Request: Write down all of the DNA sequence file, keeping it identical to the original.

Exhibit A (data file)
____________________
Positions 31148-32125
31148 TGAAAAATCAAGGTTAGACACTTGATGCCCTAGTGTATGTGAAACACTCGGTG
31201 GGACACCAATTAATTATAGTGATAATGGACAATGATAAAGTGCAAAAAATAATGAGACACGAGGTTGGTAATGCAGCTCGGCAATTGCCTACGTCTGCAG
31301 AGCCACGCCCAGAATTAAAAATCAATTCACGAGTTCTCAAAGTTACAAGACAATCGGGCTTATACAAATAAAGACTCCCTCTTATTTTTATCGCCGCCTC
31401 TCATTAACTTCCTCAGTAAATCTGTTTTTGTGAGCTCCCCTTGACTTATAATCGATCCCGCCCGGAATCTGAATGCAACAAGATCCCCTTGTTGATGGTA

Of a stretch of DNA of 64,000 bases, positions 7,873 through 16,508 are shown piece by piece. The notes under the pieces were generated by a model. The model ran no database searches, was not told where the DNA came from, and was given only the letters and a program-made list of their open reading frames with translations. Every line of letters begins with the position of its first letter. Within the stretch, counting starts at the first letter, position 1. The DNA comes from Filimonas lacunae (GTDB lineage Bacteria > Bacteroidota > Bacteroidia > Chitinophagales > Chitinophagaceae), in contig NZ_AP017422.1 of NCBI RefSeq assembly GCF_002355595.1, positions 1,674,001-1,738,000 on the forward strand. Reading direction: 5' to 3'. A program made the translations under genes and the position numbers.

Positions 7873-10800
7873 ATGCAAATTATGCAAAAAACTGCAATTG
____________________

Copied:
Positions 31148-32125
31148 TGAAAAATCAAGGTTAGACACTTGATGCCCTAGTGTATGTGAAACACTCGGTG
31201 GGACACCAATTAATTATAGTGATAATGGACAATGATAAAGTGCAAAAAATAATGAGACACGAGGTTGGTAATGCAGCTCGGCAATTGCCTACGTCTGCAG
31301 AGCCACGCCCAGAATTAAAAATCAATTCACGAGTTCTCAAAGTTACAAGACAATCGGGCTTATACAAATAAAGACTCCCTCTTATTTTTATCGCCGCCTC
31401 TCATTAACTTCCTCAGTAAATCTGTTTTTGTGAGCTCCCCTTGACTTATAATCGATCCCGCCCGGAATCTGAATGCAACAAGATCCCCTTGTTGATGGTA

Of a stretch of DNA of 64,000 bases, positions 7,873 through 16,508 are shown piece by piece. The notes under the pieces were generated by a model. The model ran no database searches, was not told where the DNA came from, and was given only the letters and a program-made list of their open reading frames with translations. Every line of letters begins with the position of its first letter. Within the stretch, counting starts at the first letter, position 1. The DNA comes from Filimonas lacunae (GTDB lineage Bacteria > Bacteroidota > Bacteroidia > Chitinophagales > Chitinophagaceae), in contig NZ_AP017422.1 of NCBI RefSeq assembly GCF_002355595.1, positions 1,674,001-1,738,000 on the forward strand. Reading direction: 5' to 3'. A program made the translations under genes and the position numbers.

Positions 7873-10800
7873 ATGCAAATTATGCAAAAAACTGCAATTG